Team 2009; VictorChaps/Flikr
Joy for supporters as national team wins mini-tournament. 24 October, 1997. Nicole Volpe, Reuters
In a time of political and economic failures, Haitians recovered a sense of national pride when their soccer team won the final of a five-game tournament reopening the Haitian soccer stadium. Thousands of Haitians danced in the stands as Haiti trounced Martinique 3-0 in Thursday’s final.
Those who could not afford tickets jumped up and down around radios throughout the capital. Screams of happiness were heard from taxis and supermarkets with every goal.
“This was a break for us, because we have a lot of stress,” said Nertilus Patrick, the left winger who scored the final goal for the Haitian team.
Haiti invited Cameroon, Cuba and Martinique to participate in the inaugural tournament for the stadium, recently renovated after being closed during five years of political turmoil. The team was formed two months ago.
“This is an incredible thing for Haiti, because all the other teams in the tournament have been playing professionally on an international level,” said a local hotel manager where the players were staying. “No one expected us to win.”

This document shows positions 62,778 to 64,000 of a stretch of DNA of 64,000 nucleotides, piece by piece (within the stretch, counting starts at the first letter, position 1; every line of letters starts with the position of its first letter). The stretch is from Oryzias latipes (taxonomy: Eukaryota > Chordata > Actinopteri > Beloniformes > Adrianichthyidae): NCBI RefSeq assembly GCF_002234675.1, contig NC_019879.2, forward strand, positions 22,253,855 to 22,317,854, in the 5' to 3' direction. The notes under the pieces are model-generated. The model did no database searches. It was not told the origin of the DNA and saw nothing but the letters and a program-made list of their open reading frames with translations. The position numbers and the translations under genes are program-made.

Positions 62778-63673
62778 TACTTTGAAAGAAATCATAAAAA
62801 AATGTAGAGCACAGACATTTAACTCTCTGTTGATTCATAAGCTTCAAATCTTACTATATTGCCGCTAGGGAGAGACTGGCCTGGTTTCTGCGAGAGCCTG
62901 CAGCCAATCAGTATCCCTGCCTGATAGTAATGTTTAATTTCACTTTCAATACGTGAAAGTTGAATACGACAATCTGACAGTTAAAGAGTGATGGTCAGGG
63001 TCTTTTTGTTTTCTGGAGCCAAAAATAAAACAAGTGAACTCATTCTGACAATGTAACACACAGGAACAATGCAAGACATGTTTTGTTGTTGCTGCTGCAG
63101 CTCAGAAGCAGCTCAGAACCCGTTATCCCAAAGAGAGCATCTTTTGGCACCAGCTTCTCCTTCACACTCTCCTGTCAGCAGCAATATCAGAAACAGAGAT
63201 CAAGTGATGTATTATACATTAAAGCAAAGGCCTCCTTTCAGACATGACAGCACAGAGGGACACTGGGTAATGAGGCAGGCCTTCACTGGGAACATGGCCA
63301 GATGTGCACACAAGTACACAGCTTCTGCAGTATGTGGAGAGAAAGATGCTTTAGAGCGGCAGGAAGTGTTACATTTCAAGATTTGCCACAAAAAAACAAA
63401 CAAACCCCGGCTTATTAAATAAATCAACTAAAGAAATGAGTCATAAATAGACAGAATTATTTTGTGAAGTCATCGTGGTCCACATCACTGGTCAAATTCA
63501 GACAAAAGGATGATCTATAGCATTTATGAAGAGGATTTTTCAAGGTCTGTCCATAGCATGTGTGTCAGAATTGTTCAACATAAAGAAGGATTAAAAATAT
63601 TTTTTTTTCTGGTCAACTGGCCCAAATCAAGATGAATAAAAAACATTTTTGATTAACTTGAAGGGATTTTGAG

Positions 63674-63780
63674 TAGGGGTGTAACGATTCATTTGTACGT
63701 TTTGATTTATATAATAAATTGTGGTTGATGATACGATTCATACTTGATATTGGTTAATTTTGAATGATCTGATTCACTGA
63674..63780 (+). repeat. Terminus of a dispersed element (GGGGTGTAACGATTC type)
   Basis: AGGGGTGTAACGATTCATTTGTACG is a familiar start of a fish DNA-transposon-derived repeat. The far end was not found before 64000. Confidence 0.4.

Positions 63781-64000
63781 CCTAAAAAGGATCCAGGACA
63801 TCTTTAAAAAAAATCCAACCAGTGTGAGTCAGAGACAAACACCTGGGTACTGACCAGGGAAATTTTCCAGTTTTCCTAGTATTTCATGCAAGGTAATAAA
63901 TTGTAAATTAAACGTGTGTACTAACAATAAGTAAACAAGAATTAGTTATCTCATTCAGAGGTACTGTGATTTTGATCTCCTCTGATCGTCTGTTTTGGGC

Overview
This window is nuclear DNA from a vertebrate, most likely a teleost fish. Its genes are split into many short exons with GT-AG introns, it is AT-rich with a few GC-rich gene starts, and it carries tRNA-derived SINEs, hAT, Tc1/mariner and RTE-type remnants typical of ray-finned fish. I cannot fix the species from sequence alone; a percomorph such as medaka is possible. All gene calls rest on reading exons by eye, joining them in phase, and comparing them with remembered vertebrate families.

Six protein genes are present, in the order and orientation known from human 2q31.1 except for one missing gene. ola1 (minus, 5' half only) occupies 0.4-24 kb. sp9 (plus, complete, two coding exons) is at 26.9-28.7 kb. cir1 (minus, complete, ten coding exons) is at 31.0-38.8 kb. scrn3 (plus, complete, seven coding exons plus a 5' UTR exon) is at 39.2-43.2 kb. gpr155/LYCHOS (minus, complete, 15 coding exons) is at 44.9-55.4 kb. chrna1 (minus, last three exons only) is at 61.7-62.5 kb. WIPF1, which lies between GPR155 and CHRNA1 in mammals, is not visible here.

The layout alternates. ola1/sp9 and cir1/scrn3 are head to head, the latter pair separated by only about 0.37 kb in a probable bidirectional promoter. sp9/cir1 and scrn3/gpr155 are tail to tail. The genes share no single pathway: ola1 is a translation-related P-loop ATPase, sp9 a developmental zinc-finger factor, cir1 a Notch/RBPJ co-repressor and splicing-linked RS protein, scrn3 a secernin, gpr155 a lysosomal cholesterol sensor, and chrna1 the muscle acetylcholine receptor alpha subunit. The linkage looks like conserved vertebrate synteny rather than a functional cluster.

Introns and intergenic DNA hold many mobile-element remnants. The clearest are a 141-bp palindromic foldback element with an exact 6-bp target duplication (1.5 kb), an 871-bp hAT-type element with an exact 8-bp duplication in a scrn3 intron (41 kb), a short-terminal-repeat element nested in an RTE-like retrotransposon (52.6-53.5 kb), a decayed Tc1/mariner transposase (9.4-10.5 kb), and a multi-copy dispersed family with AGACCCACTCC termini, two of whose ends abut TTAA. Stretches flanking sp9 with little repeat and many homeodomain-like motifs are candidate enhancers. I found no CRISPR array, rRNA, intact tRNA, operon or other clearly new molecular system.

Port-au-Prince Mayor Emmanuel “Manno” Charlemagne jumped for joy in the stands after Haiti’s third goal. Spectators celebrated to Haitian “Rara” band Foula, who took the crowd out dancing through the streets all night.
Haiti, the poorest nation in the western hemisphere, and its fledgling democracy are struggling to overcome years of dictatorship. Its government and economy have been falling apart in recent months. Prime Minister Rosny Smarth left his offices this week along with two ministers, refusing to run a caretaker government any longer.
Even in the euphoria over the soccer match, there were reminders of third world reality. At least three spectators suffered electrical shocks after a goal was scored by Haiti in Monday’s match against Cuba when an excited fan threw a flag in the air, which hit an electric line slung low over the stand. And police assigned to control the crowd liberally distributed tear gas and baton beatings. There were as many chants against the police as for the Haitian team.
“This is Haiti,” spectator Yves Dominique said. “Everything is tough – the police, the crowd, the life. So it makes sense we should have a tough soccer team, too…Next year we’ll show the whole world we don’t play around when we take the World Cup,” he predicted.*
* Haiti Support Group Note: Sadly Haiti did not qualify for the 1998 World Cup finals. After losing in a play-off with Cuba, the Haitian team missed its chance to make it into the CONCACAF qualifying round.